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Motoring: What the EV is going on in Mosman?

Published On: September 6, 2023

There are now more than 1000 registered EV’s in Mosman LGA.


Like most of Australia, Mosman is experiencing an EV boom. There are now over one thousand Full Electric or Hybrid Electric vehicles registered in Mosman. But before the celebrations kick off, internal combustion engine vehicles rule the roost, with over 18,000 registered in the Mosman LGA.

As of the end of July 2023, just over 170,000 cars on NSW roads have some form of electrification in the drivetrain. That number doesn’t sound like much; however, 5,000 EVs per month have been purchased in the past year.

Source: Transport for NSW Registration Snapshot (All other EV makers rolled up into the 99).

EV Terminology

Here’s a breakdown of today’s three electrification options for the uninitiated.

Battery Electric (EV) – Cars with 100% battery power, feeding electric motors. EVs are charged from a wall socket, a public EV charger, or via energy regeneration under braking. These are typically cars from Polestar and Tesla, but many other manufacturers now produce EVs.

Plug-In Hybrid Electric (PHEV) – The combination of a regular internal combustion engine (petrol or diesel) and rechargeable battery power connected to electric motors. Batteries are primarily recharged via energy regeneration under braking or from a wall socket. PHEV vehicles cannot be recharged at public EV chargers. Most car makers have at least one PHEV model today. Volvo, Mitsubishi and BMW are the market leaders.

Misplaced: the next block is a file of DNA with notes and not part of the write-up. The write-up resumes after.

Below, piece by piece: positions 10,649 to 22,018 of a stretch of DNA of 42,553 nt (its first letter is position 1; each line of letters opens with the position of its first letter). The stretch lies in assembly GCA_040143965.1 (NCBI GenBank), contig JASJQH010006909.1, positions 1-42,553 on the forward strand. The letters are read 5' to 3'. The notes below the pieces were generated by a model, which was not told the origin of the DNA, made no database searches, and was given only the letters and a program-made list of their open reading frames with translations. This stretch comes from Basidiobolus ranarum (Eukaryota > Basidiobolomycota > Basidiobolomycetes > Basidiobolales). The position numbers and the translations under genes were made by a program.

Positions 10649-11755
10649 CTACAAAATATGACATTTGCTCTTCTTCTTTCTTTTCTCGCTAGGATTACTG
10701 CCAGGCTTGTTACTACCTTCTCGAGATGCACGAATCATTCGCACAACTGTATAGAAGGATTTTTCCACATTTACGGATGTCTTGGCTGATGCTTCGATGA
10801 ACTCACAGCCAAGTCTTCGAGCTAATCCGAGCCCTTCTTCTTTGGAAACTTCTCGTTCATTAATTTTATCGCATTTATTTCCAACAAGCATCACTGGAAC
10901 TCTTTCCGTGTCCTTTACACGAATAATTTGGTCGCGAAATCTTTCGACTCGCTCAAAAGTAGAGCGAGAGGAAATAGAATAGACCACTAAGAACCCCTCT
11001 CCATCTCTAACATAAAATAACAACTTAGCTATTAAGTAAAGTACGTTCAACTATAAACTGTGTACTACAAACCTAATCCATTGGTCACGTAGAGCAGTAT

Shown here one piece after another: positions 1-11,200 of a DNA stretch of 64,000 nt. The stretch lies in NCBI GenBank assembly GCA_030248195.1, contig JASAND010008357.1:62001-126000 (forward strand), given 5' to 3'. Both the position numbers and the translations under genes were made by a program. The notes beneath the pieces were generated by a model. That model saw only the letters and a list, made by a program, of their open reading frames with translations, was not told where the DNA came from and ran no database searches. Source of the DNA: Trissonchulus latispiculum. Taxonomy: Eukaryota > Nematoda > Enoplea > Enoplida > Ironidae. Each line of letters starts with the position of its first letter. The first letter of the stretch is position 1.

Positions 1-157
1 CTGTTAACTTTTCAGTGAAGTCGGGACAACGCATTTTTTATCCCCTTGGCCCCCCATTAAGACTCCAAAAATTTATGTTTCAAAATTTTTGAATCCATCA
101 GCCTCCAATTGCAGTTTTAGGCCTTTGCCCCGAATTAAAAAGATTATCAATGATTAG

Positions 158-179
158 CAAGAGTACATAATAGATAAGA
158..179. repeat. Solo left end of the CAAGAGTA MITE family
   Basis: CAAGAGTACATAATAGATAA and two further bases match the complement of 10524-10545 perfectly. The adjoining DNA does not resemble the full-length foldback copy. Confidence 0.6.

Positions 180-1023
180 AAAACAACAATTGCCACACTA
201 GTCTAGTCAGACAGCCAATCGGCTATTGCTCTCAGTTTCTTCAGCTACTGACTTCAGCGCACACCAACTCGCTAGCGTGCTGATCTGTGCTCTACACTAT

Hybrid Electric (HEV) – Much like the PHEV, the Hybrid Electric vehicle combines regular internal combustion and batteries powering electric motors. The only difference with the Hybrid Electric Vehicle is that they cannot be recharged externally. Toyota is the leader in this segment with models such as the ageing Prius and Camry.

EV Pricing

EVs are costly to make. For manufacturers such as Hyundai, Volvo and Volkswagen, tooling up new and existing factories for EV production is eye-wateringly expensive. So, too, are the batteries and the electric motors going into their dynamic new models. As a result, an EV version of the same petrol model attracts quite a premium.

For example, with a few must-have options, the brilliant new BMW X1 xDrive20i will cost you $85,820 drive-away. The BMW iX1 EV with the same options selected is $98,357, according to the Mosman BMW website.

The BMW iX1 EV can be purchased with “must-have” options for $98,357.

Over at Genesis, things are a little more dramatic. The Genesis GV70 2.5T petrol AWD SUV with the Luxury pack is $90,843 drive-away. The GV70 Electric version with the same options is the better part of $145,000! That said, the Electrified GV70 is a beautiful car – worth every cent.

If you are in the market for an EV, now is the time to act, reports Mike Boyd.

If you’d like to dive deeper into the EV pool, the team at Which Car has compiled a brilliant EV Market Pricing Report if you’re unsure what’s on offer.

Government Incentives

If you’re in the market for an EV, now might be the best time to act. The NSW Government has just announced intentions to roll back the current incentives for EVs.